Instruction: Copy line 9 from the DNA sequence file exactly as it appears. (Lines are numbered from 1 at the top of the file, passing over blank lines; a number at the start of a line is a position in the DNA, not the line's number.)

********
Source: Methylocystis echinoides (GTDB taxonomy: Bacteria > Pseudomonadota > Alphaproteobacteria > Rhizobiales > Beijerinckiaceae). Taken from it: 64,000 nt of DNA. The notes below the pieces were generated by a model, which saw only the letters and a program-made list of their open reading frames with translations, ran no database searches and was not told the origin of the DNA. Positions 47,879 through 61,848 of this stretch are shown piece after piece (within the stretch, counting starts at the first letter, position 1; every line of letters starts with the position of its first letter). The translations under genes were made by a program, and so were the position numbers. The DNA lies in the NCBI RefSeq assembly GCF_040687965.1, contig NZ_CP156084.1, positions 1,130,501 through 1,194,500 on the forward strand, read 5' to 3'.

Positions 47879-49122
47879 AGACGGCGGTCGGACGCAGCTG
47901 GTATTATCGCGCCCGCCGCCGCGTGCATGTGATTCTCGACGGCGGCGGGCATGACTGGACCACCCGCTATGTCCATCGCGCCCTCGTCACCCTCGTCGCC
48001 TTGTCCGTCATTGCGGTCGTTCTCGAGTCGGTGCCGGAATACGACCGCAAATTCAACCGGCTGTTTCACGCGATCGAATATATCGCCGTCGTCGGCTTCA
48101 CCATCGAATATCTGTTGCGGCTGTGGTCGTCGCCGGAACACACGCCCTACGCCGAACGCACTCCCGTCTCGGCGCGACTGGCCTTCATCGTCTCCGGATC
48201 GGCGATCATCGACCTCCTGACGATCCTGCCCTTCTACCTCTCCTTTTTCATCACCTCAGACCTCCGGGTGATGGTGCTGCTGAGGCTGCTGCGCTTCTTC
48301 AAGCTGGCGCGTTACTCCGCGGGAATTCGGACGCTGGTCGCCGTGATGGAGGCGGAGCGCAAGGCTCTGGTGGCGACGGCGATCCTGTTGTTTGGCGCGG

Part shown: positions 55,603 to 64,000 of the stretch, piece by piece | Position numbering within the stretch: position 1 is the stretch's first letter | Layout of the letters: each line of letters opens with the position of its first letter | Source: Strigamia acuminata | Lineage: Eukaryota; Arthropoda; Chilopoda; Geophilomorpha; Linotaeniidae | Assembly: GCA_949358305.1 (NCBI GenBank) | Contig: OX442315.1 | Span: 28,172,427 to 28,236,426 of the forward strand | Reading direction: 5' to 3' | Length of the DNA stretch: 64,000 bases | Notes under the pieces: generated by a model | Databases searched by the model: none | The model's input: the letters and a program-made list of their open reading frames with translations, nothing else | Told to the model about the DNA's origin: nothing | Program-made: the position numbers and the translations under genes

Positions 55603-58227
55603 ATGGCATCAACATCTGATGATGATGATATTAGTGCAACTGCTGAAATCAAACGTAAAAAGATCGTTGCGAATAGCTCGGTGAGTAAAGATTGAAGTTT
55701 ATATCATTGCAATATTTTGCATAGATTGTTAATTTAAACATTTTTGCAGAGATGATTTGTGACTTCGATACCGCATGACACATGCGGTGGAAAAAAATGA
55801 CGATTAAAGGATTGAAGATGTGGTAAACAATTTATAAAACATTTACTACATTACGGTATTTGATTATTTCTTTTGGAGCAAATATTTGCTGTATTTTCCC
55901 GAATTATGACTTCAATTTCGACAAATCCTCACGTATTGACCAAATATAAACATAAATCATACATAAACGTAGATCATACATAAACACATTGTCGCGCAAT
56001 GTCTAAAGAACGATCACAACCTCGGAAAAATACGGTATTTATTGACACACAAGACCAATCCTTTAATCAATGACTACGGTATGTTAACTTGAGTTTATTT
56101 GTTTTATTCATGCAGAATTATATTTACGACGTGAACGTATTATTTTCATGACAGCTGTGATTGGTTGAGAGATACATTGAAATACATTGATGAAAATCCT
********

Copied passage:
Part shown: positions 55,603 to 64,000 of the stretch, piece by piece | Position numbering within the stretch: position 1 is the stretch's first letter | Layout of the letters: each line of letters opens with the position of its first letter | Source: Strigamia acuminata | Lineage: Eukaryota; Arthropoda; Chilopoda; Geophilomorpha; Linotaeniidae | Assembly: GCA_949358305.1 (NCBI GenBank) | Contig: OX442315.1 | Span: 28,172,427 to 28,236,426 of the forward strand | Reading direction: 5' to 3' | Length of the DNA stretch: 64,000 bases | Notes under the pieces: generated by a model | Databases searched by the model: none | The model's input: the letters and a program-made list of their open reading frames with translations, nothing else | Told to the model about the DNA's origin: nothing | Program-made: the position numbers and the translations under genes